Use your antibodies-online credentials, if available.
No Products on your Comparison List.
Your basket is empty.
Find out more
Lactic acid and pyruvate transport across plasma membranes is catalyzed by members of the proton-linked monocarboxylate transporter (MCT) family, which has been designated solute carrier family-16. Additionally we are shipping Solute Carrier Family 16 (Monocarboxylic Acid Transporters), Member 3 Kits (4) and Solute Carrier Family 16 (Monocarboxylic Acid Transporters), Member 3 Proteins (3) and many more products for this protein.
Showing 10 out of 56 products:
Cow (Bovine) Polyclonal SLC16A3 Primary Antibody for WB - ABIN610793
Kaukonen, Lahtinen, Laine, Alitalo, Palotie: BMX tyrosine kinase gene is expressed in granulocytes and myeloid leukaemias. in British journal of haematology 1996
Show all 3 references for 610793
Human Polyclonal SLC16A3 Primary Antibody for ICC, IF - ABIN4354054
Nijland, Michailidou, Witte, Mizee, van der Pol, van Het Hof, Reijerkerk, Pellerin, van der Valk, de Vries, van Horssen: Cellular distribution of glucose and monocarboxylate transporters in human brain white matter and multiple sclerosis lesions. in Glia 2014
MCT1 (show CMA1 Antibodies) may be acting as an uptake transporter and MCT4 (show SLC16A4 Antibodies) as an efflux system across the basolateral membrane for ferulic acid, and that this process is stimulated by butyric acid.
Ocular absorption of monocarboxylic acid drugs may be enhanced by MCT (show MCAT Antibodies) transporter SLC16A3, and the absorption route provided by the transporter may be utilized to improve the bioavailability of topically applied ophthalmic drugs.
Gamma-hydroxybutyric acid (GHB) is a substrate for both MCT2 (show SLC16A7 Antibodies) and MCT4 (show SLC16A4 Antibodies).
MCT1 (show MCTS1 Antibodies) inhibition impairs proliferation of glycolytic breast cancer cells co-expressing MCT1 (show MCTS1 Antibodies) and MCT4 via disruption of pyruvate rather than lactate export.
This study demonstrated that MCT4 was up regulation in the brain afeter cerebral ischemia.
The soleus, liver and heart were the main tissues that showed improved the MCT1 (show MCTS1 Antibodies) mRNA expression, indicating its important role in controlling MLSS concentration in mice.
MCT4-overexpressing mesenchymal stem cells preferentially induced cell death in cardiomyocytes.
MCT4 depletion induced cell death characterized by elevated reactive oxygen species and metabolic crisis. In xenograft models, MCT4 had a significant impact on tumor metabolism and was required for rapid tumor growth.
MCT4 is up-regulated in inflammation-activated macrophages and required for innate immune response.
Nitric oxide represents an intercellular signal to control MCT4 expression in astrocytes; in doing so, it facilitates lactate transfer to other surrounding cell types in the central nervous system.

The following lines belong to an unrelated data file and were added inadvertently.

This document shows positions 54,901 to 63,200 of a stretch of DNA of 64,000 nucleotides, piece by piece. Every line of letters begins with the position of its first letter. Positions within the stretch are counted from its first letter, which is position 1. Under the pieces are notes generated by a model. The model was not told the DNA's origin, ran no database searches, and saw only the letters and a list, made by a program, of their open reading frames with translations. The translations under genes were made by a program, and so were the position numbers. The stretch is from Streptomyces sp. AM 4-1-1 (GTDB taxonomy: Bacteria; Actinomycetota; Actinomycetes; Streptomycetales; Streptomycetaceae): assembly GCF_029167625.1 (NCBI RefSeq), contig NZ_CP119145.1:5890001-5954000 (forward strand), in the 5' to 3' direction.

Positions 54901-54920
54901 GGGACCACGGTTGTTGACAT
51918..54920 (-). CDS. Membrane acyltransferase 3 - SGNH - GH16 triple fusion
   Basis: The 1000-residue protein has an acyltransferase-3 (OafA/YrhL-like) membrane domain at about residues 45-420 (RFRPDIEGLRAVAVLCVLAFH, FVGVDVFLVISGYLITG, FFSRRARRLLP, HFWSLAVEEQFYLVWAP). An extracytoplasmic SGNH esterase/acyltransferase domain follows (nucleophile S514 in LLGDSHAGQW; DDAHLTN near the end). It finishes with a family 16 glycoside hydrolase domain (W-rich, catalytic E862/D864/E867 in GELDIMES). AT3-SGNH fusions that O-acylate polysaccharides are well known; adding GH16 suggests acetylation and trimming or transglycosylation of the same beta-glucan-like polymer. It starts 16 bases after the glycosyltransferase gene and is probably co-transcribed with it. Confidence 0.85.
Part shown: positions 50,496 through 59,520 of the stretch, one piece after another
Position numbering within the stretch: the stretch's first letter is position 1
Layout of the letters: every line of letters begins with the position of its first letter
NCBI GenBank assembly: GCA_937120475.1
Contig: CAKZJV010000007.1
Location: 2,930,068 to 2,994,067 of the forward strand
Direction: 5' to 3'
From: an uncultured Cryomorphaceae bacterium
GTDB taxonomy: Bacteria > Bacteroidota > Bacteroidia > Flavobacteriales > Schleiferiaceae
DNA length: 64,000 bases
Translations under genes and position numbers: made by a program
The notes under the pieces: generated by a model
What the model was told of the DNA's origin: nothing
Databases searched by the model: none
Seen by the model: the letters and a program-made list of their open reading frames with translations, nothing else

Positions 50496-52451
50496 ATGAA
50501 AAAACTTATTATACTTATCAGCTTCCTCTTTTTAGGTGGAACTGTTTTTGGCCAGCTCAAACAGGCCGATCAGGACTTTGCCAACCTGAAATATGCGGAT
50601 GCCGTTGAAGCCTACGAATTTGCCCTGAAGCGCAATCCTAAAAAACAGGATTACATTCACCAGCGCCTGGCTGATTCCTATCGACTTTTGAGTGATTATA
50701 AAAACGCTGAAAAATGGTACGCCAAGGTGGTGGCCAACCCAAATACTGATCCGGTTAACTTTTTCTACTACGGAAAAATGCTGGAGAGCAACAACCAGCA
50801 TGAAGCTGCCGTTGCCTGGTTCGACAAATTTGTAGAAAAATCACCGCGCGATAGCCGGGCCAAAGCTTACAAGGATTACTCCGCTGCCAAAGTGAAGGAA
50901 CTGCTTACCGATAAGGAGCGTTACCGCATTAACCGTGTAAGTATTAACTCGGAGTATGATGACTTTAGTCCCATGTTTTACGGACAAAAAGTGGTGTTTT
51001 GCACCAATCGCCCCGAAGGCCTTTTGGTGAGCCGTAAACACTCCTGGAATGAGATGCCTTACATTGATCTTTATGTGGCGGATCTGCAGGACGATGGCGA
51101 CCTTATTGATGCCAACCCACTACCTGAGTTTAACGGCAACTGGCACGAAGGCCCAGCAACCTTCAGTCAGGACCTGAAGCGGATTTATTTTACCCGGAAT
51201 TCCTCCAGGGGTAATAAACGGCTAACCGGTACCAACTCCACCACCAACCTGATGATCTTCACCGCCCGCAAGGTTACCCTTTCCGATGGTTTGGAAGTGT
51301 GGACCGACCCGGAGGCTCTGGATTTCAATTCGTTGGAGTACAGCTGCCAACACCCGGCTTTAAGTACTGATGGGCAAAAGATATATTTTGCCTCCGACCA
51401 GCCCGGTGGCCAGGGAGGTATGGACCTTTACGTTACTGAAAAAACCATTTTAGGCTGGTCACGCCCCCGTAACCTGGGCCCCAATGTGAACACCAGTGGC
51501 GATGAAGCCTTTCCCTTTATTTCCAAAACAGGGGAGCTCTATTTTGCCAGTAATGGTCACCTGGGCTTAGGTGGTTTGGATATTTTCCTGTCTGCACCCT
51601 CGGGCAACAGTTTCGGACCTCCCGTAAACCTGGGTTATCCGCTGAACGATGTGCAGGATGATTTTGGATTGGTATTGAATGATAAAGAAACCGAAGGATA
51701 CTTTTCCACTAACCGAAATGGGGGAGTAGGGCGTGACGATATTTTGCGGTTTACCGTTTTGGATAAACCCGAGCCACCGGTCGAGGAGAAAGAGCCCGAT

MCT4 expression markedly increased the gradient between intracellular and extracellular pH from 0.14 to 0.43.
MCT1 (show MCTS1 Antibodies) and MCT4 protein expression increased by 92 and 61%, respectively, after 12 days of functional overload (p < 0.05).
In situ hybridization survey of MCT (show MCAT Antibodies) subtypes in placenta detected intense mRNA expression of MCT1 (show MCTS1 Antibodies), MCT4, & MCT9 (show SLC16A9 Antibodies) (gestational day 11.5 through day 18.5); subcellular localization of MCT1 (show MCTS1 Antibodies) & MCT4 in cell membrane is opposite polarity found in human.
Results suggest that monocarboxylate transporter 4 (MCT4) can play an important role in the transport of short-chain fatty acid
Lactic acid and pyruvate transport across plasma membranes is catalyzed by members of the proton-linked monocarboxylate transporter (MCT) family, which has been designated solute carrier family-16. Each MCT appears to have slightly different substrate and inhibitor specificities and transport kinetics, which are related to the metabolic requirements of the tissues in which it is found. The MCTs, which include MCT1 (SLC16A1\; MIM 600682) and MCT2 (SLC16A7\; MIM 603654), are characterized by 12 predicted transmembrane domains (Price et al., 1998
solute carrier family 16, member 3 (monocarboxylic acid transporter 4)
, solute carrier family 16, member 3 (monocarboxylic acid transporter 4) b
, solute carrier family 16, member 3
, monocarboxylate transporter 3
, monocarboxylate transporter 4
, solute carrier family 16 (monocarboxylic acid transporters), member 3
, MCT 3
, MCT 4
, solute carrier family 16 member 3
, retinal epithelial membrane protein
, solute carrier 16 (monocarboxylic acid transporters), member 8
, solute carrier family 16 member 8